Eco-Cha recently attended a Traditional Dong Ding Oolong Tea making workshop conducted by the (Taiwan) Lugu Farmers' Association Dong Ding Oolong Tea Competition judging team.
We recognize this as a significant event in that it is perhaps the most effective systematized effort to preserve this traditional product of regional origin.
Not only is this the world's largest Oolong Tea competition, it is a pioneer and precedent for contemporary tea competitions worldwide.
This team of professional tea judges is now comprised of 80 members, from which about half are hired to participate in each semi annual competition.
Director of the Lugu Farmer's Association, and our tea mentor Tony Lin, has developed this competition over the last 30 years. Last year he decided it was important to educate the new generation of tea judges on traditional tea making.
So he created this workshop where 4 or 5 elder tea masters are invited to demonstrate their methods to the newer generations. The younger tea judges are are organized into teams of about 12 apprentices each.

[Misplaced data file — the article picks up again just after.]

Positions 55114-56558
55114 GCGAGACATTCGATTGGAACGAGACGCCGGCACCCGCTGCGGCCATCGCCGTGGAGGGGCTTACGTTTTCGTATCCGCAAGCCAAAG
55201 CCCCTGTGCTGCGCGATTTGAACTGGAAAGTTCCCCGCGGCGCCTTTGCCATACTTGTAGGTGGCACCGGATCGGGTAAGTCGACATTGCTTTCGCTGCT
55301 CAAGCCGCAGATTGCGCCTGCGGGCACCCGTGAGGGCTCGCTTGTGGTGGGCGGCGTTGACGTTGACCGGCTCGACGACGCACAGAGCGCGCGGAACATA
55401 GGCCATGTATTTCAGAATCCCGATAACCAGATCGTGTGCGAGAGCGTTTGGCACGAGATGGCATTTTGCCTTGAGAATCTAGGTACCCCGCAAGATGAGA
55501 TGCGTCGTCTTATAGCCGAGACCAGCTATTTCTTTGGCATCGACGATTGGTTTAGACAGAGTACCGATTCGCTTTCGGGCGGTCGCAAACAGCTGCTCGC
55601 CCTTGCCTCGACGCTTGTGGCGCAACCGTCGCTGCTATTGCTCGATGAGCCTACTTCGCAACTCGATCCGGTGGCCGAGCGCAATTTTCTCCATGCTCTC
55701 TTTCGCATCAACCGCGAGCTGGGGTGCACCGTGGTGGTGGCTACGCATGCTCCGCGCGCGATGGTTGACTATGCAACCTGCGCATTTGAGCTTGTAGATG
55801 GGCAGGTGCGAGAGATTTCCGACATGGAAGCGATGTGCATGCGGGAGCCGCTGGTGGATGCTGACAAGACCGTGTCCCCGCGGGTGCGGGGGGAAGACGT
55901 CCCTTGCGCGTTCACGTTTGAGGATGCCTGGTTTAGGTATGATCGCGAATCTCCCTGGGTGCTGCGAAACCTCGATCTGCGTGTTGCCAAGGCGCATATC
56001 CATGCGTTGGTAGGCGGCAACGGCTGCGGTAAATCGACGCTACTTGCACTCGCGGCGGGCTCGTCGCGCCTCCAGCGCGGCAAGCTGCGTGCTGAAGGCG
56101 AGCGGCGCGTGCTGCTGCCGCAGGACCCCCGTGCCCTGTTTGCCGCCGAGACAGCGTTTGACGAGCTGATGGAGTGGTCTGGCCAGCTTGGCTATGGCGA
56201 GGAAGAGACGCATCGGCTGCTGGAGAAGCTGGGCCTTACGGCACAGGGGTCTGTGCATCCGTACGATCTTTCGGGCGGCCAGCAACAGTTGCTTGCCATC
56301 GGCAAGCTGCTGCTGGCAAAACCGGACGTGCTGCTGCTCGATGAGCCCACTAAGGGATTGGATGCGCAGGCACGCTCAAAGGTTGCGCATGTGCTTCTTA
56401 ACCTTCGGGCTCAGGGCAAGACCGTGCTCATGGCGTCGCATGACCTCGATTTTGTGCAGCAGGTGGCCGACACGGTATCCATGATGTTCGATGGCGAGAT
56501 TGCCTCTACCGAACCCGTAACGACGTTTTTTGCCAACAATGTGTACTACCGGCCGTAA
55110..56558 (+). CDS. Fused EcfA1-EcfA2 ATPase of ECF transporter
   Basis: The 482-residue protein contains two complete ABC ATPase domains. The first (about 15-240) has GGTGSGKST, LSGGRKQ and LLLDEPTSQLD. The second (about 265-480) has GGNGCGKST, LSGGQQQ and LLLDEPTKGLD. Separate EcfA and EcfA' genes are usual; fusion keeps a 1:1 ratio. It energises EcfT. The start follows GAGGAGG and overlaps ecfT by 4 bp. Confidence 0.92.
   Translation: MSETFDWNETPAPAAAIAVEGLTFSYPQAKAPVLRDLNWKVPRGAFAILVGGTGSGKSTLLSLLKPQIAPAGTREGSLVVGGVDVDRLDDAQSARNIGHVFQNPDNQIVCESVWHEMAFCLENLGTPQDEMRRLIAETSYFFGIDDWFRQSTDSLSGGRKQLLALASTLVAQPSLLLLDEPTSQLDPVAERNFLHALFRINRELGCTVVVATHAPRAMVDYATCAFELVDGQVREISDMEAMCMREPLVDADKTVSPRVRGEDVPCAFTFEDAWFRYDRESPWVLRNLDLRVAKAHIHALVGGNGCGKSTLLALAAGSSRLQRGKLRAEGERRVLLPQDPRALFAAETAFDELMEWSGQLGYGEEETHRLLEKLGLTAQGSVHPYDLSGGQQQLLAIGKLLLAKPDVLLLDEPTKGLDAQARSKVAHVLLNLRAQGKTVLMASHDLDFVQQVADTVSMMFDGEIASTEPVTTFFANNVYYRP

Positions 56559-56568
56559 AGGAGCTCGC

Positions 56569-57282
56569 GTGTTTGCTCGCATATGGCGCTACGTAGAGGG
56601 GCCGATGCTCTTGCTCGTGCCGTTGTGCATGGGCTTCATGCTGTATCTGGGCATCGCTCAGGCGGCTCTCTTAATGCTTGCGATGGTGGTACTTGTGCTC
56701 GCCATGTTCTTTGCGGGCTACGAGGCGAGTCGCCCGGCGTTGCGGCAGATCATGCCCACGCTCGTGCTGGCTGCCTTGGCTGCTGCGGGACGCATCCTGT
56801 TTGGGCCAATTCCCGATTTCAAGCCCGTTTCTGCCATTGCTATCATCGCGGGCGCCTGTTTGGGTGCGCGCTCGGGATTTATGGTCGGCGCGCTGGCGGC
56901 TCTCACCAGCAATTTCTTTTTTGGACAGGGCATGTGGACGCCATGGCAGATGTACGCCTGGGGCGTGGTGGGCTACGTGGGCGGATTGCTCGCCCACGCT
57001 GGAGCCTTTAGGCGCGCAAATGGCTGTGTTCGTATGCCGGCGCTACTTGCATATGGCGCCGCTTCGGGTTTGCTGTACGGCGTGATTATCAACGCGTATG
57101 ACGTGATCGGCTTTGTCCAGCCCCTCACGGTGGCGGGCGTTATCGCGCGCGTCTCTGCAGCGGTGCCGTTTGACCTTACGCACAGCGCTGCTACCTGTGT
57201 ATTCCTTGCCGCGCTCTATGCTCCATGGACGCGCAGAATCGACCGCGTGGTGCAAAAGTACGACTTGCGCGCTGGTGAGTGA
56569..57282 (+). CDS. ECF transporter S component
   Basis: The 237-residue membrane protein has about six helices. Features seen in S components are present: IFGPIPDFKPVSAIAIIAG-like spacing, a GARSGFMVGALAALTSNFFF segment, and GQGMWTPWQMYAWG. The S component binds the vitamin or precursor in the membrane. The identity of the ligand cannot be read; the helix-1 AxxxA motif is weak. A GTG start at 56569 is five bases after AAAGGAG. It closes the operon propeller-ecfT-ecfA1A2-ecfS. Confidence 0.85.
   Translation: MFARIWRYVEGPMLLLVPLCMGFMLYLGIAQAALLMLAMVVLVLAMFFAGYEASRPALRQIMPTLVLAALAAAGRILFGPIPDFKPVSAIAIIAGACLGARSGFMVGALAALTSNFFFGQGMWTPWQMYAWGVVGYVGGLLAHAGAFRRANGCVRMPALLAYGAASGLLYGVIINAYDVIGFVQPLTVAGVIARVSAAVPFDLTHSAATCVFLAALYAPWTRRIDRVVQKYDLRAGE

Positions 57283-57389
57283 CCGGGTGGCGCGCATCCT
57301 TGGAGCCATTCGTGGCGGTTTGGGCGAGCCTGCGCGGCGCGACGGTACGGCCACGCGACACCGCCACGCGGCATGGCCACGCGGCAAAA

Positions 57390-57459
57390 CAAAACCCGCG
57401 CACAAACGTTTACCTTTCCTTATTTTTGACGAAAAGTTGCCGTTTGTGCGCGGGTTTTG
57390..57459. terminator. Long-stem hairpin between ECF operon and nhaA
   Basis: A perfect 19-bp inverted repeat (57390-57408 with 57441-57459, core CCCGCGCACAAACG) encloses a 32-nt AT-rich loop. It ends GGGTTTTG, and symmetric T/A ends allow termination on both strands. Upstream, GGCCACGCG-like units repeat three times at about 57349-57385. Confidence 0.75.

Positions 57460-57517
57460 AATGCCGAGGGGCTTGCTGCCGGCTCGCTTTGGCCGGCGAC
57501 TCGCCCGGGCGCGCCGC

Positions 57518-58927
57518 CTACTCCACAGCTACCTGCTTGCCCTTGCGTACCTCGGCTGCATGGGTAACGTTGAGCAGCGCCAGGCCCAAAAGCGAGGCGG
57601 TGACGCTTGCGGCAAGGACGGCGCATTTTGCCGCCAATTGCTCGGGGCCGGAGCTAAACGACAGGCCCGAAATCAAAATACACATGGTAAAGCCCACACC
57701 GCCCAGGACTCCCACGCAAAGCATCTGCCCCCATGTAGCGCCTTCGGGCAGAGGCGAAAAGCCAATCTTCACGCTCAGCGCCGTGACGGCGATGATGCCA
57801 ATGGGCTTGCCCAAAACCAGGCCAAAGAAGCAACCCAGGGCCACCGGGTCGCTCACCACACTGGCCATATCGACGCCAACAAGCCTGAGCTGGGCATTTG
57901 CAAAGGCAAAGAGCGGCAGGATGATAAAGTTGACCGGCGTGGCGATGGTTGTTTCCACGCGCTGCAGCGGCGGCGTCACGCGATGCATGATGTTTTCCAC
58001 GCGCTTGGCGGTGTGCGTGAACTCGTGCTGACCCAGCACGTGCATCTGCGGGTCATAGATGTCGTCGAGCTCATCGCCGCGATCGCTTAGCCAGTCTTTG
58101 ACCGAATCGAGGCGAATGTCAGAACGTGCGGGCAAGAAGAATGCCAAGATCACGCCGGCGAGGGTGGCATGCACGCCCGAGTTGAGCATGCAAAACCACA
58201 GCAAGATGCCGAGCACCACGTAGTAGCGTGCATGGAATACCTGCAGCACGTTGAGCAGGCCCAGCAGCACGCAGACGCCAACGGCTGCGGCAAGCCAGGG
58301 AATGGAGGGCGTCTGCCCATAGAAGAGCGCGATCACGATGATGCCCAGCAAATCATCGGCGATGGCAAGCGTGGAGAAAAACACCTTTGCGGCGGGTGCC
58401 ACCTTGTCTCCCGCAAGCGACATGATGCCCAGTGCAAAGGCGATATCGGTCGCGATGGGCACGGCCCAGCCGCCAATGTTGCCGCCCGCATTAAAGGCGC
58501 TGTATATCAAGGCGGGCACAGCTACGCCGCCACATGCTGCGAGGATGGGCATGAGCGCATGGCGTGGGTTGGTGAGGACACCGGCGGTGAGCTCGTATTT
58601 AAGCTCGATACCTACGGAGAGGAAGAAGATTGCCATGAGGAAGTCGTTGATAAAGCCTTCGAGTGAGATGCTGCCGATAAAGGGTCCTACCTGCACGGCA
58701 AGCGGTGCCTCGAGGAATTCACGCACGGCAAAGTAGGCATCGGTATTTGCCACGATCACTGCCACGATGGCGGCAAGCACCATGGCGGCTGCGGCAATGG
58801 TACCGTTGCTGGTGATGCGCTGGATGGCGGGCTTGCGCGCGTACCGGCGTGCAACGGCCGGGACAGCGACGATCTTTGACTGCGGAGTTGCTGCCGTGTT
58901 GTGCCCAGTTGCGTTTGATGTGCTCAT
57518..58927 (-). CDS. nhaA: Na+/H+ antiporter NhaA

Tony believes that only by experience of what is involved in making Traditional Dong Ding Oolong Tea, will this next generation be able to recognize the best characteristics of this local specialty, and thereby preserve and protect the quality standards on which this competition is based.
Above is a photo of Tony Lin (far right) with the four elder tea masters who demonstrated at this year's event. We felt honored that 3 of these 4 elders are tea makers who we've befriended and sourced tea from for years.
We weren't really aware of their status in the local community. We just knew these were our favorite people to visit and learn from and feel privileged to have a share in the tea they craft seasonally.
In a word, they make the best tea we've found over over the past 25 years!
The above is Eco-Cha co-founder and sourcing director, Andy Kincart, standing proudly next to his all-time favorite tea master Mr. Liu, and his Taiwanese mentor Tony Lin.
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We recently visited Mr. Liu when we hosted a visitor from Italy who was keen on experiencing the local tea culture. Our guest was truly elated to be served tea by a true artisan of the trade. Mr. Liu served us three different teas that were all locally harvested this past spring. They varied only in their degree oxidation and roasting. And the one that was sufficiently oxidized, but only lightly roasted, immediately impressed us.